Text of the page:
yes. kind of like all the predictions of Israel’s early demise. Or the demise that is just around the corner.

      As for Netanyahu? People forget that after his military career he was undeniably brilliant at the post of ‘chief-explainer[pre-hasbarist]-and-UN-ambassador]. The Iranian hostage crisis gave ted Kopple his start and from that point on-Israel had a mighty platform where Netanyahu could speak directly to the US public. (Mostly on nights when Nightline was focusing on peripheral ME issues)

      With his American flair, faint accent and polished style he really did advance israeli positions to the US public in a way they could easily understand and comprehend. The Arab block and Palestinians had no equivalent for many years. They do now and Netanyahu either fortunately or unfortunately (depending on ones pov) migrated from PR into politics. Some would say there was hardly a transition but I tend to think his talents were better suited for his former job. As is typical in politics-it brought out some of Netanyahus worst features and political survival became his mantra which was not the case with other hard-right leaders of the older generation.

      But regardless, that he has held his office for as long as he has is representative of exactly how Israeli public views its place and time in current affairs. Anyone who studies Israeli parliamentary politics can easily figure out why Netanyahu has been so successful as a PM at this point in Israeli history.

      How would Sharon have faired had he not succumb? I suspect he would have made some controversial docision that would have almost literally have blown everything up and then who knows? That his spawn is Livni tells us very little as Sharon-hate him or love him was an iconoclast and unique historical figure embellished with myth, exploits, successes and failures galore

  17. mcohen. on December 4, 2014, 2:49 am

    annie says

    “have you written them”

    I would if I could but what would i say,and why would they care anyway

    • NickJOCW on December 4, 2014, 8:34 am

      It may be a bigger job than one would think. These things come off the shelf and this one may simply not offer an edit button. A bit like buying a suit without a waistcoat. Should have thought of it before.

  18. NickJOCW on December 4, 2014, 8:50 am

    Off topic, but in addition to the Belgium vote recommending their government recognise the State of Palestine, we had the UN General Assembly calling on Israel to join the NPT. The full report of the meeting is here:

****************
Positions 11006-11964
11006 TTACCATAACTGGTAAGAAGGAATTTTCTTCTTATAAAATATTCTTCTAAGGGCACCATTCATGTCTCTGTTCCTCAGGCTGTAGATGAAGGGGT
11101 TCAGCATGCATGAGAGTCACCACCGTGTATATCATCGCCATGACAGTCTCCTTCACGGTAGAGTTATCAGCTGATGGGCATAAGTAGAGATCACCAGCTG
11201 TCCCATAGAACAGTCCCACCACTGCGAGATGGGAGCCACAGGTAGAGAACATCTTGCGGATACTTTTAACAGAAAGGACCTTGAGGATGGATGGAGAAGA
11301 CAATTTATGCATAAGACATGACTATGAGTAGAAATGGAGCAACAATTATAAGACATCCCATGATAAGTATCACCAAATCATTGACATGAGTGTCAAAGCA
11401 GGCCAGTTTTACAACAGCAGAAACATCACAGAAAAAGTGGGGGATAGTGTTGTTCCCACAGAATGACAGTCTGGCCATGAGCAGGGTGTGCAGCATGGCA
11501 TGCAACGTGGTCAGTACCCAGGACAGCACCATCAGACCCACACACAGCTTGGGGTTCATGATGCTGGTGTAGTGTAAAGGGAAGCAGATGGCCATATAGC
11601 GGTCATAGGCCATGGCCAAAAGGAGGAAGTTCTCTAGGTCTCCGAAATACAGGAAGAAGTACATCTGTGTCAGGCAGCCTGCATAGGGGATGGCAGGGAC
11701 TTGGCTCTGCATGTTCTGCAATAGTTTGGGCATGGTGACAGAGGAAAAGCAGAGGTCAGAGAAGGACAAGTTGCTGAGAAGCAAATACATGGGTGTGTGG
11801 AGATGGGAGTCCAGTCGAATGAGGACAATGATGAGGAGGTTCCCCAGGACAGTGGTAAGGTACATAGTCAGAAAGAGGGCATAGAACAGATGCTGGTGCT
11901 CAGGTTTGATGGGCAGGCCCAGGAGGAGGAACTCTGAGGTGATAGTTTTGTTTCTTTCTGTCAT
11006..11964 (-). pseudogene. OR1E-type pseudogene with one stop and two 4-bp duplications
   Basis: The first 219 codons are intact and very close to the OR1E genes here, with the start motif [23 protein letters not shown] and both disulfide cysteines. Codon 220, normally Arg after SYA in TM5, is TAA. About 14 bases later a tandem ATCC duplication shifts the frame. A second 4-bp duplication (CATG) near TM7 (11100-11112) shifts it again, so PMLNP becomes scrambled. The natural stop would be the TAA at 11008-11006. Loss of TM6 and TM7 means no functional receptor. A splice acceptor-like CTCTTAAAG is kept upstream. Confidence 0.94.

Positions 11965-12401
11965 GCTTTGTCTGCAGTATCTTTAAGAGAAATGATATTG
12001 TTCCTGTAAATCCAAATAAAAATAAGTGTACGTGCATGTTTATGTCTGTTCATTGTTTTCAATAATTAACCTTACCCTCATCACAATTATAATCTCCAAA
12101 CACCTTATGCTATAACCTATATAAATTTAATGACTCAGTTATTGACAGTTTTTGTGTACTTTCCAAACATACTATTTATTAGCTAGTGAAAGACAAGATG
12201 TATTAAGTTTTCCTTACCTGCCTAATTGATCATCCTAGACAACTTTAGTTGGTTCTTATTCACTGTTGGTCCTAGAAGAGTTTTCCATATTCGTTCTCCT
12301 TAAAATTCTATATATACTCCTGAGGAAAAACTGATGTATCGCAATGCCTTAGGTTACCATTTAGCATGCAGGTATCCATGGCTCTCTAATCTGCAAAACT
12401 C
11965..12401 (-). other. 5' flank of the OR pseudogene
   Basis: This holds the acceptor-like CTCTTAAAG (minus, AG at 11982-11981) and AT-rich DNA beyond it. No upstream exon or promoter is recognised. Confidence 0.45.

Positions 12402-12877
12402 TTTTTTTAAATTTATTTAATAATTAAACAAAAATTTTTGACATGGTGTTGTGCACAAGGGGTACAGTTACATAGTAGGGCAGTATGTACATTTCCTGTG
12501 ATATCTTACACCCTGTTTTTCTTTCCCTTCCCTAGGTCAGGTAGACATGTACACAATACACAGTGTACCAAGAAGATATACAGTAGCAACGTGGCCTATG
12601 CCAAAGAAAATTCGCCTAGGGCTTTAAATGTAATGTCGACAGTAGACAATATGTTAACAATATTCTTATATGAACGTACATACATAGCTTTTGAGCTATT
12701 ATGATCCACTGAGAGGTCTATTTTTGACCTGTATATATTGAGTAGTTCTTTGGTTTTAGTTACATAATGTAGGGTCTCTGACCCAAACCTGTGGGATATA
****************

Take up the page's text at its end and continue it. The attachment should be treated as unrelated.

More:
http://www.un.org/press/en/2014/ga11593.doc.htm

    I just spent a while doing a ‘find’ on ‘Israel’ to see exactly how and with whom it voted one each of the numerous issues and found it highly illuminating, well worth the few minutes it takes. Here’s one item makes you wonder.

    Next, the Assembly adopted the draft resolution on the Prevention of an arms race in outer space (A/69/438 [L.3/Rev.1]) by a recorded vote of 178 in favour to none against, with 2 abstentions (Israel, United States)

    • lysias on December 4, 2014, 12:07 pm

      So Harper’s Canadian government split from Israel and the U.S. and actually voted for that resolution? Amazing! I guess they decided that was one issue on which they could not defy Canadian public opinion.

    • DaBakr on December 4, 2014, 2:40 pm

      @NJCW

      what you find illuminating by studying UN votes points to exactly why the US relationship with Israel is unique in the world. And it supports exactly the statement that the alliance between Israel and the US is benificial to both and is absolutely in the interest of US policy in so many ways the least amongst them being Americas continued position as the sole super-military-power on earth.

      That the only country in the world willing to support US policy unflinchingly (and many in US and Israel would argue this is not necessarily a good thing) is Israel makes a very strong case that supporting Israel is a very patriotic thing to do as a US citizen.

      I understand that that may strike many here as not only hollow but horribly misguided but its hard to argue on the surface that it doesn’t make basic sense. But being that MW is primarily a left-wing site-I can see where blindly supporting US policy would not be considered automatically ‘patriotic’. But there are plenty of ‘middle americans’ who do see things in these terms.

      So yes-looking up the UN record of votes is certainly “illuminating” and I would say to the posters here who claim to have American interests at heart and above any other foreign interest-it would behoove them (@amercn, @oldgeez, @….etc) to explain how extreme loyalty to US positions at the UN is NOT patriotic and in Americas interest.

      • annie on December 6, 2014, 3:39 pm

        the only country in the world willing to support US policy unflinchingly

        oh really. because last i heard US policy was no more settlements.

      • RoHa on December 6, 2014, 9:42 pm

        “the only country in the world willing to support US policy unflinchingly …is Israel”

        And what form does that support take?

        Certainly not military. Israel has never sent any soldiers, sailors, or airmen to support the US armed forces in any conflict.

        Certainly not economic. Israel is a parasite on the US economy.